The challenge we encountered through our engagement with key players across the European market was that the tone of discussions contained a pattern of scepticism and confusion. Holistically, it was obvious that market players struggled to understand the impact of the new regulation and which of the potential models would be optimal to address their individual requirements – something we hope to shed some light on in this article.  

Detailed Implications for PSPs  

In order to align with EPC’s (European Payment Council) regulation, EBA Clearing has created a plan for how FPAD could provide a solution, by creating a long-term plan for becoming the primary RVM (routing & verification mechanism) for the region.   

This in turn means that PSP’s will ultimately have to make a choice from a range of no less than seven options for how they choose to utilise FPAD; three for how they’re going to act as the Requesting PSP and four when acting as the Responding PSP.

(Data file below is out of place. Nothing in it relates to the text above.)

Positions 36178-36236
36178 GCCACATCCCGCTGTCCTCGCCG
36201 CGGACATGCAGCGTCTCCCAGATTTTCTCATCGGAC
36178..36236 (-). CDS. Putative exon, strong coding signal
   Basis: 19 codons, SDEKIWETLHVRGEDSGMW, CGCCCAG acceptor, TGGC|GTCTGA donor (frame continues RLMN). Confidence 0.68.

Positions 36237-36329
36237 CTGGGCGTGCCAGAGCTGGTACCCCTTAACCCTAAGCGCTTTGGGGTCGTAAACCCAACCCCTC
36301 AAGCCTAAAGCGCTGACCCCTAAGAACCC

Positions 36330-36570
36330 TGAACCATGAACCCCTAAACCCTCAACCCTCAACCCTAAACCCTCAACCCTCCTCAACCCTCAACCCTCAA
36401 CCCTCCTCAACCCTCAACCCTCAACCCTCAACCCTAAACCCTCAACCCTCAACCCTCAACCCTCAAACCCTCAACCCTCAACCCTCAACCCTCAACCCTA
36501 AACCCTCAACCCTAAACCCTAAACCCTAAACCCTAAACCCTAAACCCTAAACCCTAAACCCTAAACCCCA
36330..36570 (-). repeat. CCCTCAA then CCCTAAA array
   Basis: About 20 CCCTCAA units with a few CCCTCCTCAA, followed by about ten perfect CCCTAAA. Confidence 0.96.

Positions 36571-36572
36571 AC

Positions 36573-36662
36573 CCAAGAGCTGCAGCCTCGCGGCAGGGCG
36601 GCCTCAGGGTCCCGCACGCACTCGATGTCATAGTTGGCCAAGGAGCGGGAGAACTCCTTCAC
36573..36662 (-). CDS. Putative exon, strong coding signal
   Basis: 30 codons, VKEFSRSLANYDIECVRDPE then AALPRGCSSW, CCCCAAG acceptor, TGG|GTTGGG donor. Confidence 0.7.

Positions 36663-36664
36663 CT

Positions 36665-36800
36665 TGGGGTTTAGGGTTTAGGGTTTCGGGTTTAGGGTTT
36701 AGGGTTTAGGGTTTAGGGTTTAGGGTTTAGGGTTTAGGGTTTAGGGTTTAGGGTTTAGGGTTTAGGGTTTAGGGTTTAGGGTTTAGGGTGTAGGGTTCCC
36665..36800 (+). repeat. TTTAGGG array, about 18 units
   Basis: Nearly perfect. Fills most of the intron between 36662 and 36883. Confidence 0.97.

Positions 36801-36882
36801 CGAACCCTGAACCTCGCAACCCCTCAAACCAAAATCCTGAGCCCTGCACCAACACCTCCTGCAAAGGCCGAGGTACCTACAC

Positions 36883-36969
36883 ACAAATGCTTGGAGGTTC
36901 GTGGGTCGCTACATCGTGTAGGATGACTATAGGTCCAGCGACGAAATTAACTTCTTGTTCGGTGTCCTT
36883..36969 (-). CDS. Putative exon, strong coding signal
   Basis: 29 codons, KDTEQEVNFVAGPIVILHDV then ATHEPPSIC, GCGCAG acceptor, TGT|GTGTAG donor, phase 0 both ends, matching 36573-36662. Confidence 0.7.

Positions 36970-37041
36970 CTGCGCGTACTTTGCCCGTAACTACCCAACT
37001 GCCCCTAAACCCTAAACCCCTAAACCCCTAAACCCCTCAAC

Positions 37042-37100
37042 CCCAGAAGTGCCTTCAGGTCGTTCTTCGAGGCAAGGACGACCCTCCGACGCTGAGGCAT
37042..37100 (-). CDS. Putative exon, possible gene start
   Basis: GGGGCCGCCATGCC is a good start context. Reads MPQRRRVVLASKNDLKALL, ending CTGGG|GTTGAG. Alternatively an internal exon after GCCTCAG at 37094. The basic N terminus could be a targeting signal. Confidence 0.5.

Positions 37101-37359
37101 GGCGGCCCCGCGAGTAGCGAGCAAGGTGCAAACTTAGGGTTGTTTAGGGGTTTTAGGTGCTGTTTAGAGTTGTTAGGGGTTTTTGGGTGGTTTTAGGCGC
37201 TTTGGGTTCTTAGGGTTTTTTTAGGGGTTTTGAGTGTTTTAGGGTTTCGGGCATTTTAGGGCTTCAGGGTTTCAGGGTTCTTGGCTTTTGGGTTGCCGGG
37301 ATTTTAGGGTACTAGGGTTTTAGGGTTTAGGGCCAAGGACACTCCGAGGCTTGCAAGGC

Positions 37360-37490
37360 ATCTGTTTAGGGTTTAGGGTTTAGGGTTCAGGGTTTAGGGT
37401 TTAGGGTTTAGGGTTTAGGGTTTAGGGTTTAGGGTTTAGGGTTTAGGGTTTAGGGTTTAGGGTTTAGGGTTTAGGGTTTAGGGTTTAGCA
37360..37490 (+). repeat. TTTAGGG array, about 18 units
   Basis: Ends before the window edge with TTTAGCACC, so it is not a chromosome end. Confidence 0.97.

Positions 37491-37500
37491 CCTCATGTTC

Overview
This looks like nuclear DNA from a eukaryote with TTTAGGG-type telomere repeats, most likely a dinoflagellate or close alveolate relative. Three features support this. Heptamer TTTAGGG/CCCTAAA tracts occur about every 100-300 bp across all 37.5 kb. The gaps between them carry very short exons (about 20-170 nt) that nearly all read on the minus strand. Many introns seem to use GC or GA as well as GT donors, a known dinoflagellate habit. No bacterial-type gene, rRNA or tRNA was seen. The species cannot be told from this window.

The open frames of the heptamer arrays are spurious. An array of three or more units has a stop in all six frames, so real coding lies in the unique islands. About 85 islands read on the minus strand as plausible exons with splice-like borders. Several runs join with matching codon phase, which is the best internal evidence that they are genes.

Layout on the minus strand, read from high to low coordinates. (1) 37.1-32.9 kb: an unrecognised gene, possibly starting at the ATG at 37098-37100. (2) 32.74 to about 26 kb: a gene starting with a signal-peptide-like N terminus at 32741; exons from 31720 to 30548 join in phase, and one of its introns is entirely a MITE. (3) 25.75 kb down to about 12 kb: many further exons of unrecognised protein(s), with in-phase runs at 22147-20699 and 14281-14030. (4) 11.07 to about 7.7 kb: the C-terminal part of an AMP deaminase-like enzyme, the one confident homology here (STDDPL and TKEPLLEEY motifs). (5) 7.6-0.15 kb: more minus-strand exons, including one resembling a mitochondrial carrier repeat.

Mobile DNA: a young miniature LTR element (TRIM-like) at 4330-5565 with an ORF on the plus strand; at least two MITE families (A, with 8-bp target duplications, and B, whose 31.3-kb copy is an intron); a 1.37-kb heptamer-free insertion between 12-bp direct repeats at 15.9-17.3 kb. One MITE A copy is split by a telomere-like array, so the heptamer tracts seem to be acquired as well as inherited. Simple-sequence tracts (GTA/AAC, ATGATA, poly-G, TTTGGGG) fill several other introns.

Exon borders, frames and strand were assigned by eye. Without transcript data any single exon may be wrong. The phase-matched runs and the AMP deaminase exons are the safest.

Future Services and Technologies (FPAD, EPC EDS)  

Finally, there will be an additional service available (estimated for October 2025) where FPAD will route requests based on the EPC EDS (Directory Service). This is likely to be the ‘key’ to true reachability across the region but we’ve yet to see any firm plans for what this service will entail.   

Industry reactions and concerns  

Across the industry, we can see consensus in the necessity to combat fraud, however given the diverse views on the new requirements (and how to meet them). There’s already a fatigue in yet another regulation and some low-level hesitation was detected from participants who considered not aligning with new regulation in the belief that it would be cheaper to absorb the risk of fraud versus paying for the additional services.